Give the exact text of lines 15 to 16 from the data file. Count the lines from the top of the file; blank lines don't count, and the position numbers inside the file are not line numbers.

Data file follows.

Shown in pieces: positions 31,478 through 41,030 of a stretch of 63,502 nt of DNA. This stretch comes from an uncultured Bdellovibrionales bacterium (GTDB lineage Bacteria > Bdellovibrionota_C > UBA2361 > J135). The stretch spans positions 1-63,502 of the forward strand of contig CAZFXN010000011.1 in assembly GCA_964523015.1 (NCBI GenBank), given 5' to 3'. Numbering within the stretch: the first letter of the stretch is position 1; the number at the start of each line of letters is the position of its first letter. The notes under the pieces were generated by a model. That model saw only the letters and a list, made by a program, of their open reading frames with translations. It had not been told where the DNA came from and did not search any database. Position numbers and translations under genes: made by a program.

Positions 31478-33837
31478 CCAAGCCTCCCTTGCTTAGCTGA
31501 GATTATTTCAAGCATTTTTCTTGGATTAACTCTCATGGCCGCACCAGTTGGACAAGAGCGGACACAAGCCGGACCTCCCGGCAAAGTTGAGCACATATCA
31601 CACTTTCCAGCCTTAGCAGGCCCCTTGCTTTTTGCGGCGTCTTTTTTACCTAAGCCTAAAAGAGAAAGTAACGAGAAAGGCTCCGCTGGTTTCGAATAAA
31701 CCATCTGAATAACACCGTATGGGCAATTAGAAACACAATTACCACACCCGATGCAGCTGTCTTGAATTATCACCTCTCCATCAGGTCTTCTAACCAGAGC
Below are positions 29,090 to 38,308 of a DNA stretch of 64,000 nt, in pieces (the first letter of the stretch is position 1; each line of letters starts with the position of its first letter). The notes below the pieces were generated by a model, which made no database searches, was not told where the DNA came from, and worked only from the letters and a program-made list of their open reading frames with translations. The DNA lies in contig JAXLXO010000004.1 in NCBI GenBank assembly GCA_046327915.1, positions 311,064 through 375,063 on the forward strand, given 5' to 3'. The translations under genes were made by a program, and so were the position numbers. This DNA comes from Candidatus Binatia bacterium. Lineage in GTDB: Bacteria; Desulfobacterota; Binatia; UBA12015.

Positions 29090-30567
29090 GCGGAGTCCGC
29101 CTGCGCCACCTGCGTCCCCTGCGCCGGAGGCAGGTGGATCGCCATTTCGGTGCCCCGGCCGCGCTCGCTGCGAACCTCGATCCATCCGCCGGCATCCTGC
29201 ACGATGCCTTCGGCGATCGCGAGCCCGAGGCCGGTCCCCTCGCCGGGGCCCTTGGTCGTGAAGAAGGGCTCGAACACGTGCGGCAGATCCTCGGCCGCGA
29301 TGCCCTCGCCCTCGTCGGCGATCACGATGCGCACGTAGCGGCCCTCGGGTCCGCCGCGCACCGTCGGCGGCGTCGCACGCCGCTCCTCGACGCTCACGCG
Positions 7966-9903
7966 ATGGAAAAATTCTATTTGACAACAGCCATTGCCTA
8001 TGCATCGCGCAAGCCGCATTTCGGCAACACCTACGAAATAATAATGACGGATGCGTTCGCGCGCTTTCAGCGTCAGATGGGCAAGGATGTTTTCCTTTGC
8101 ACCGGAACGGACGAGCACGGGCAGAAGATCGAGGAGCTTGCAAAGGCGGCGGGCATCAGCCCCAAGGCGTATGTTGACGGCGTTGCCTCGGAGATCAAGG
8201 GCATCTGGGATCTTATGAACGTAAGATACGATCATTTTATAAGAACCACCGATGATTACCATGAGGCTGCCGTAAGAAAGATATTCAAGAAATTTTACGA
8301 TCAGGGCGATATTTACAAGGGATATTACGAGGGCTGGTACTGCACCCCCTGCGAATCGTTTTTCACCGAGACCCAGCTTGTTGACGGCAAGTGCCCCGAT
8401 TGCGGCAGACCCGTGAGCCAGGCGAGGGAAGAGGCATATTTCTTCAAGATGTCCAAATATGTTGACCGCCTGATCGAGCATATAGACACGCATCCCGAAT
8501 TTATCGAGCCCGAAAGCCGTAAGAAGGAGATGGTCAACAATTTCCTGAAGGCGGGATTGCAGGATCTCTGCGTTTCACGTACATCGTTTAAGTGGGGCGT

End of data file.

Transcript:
8001 TGCATCGCGCAAGCCGCATTTCGGCAACACCTACGAAATAATAATGACGGATGCGTTCGCGCGCTTTCAGCGTCAGATGGGCAAGGATGTTTTCCTTTGC
8101 ACCGGAACGGACGAGCACGGGCAGAAGATCGAGGAGCTTGCAAAGGCGGCGGGCATCAGCCCCAAGGCGTATGTTGACGGCGTTGCCTCGGAGATCAAGG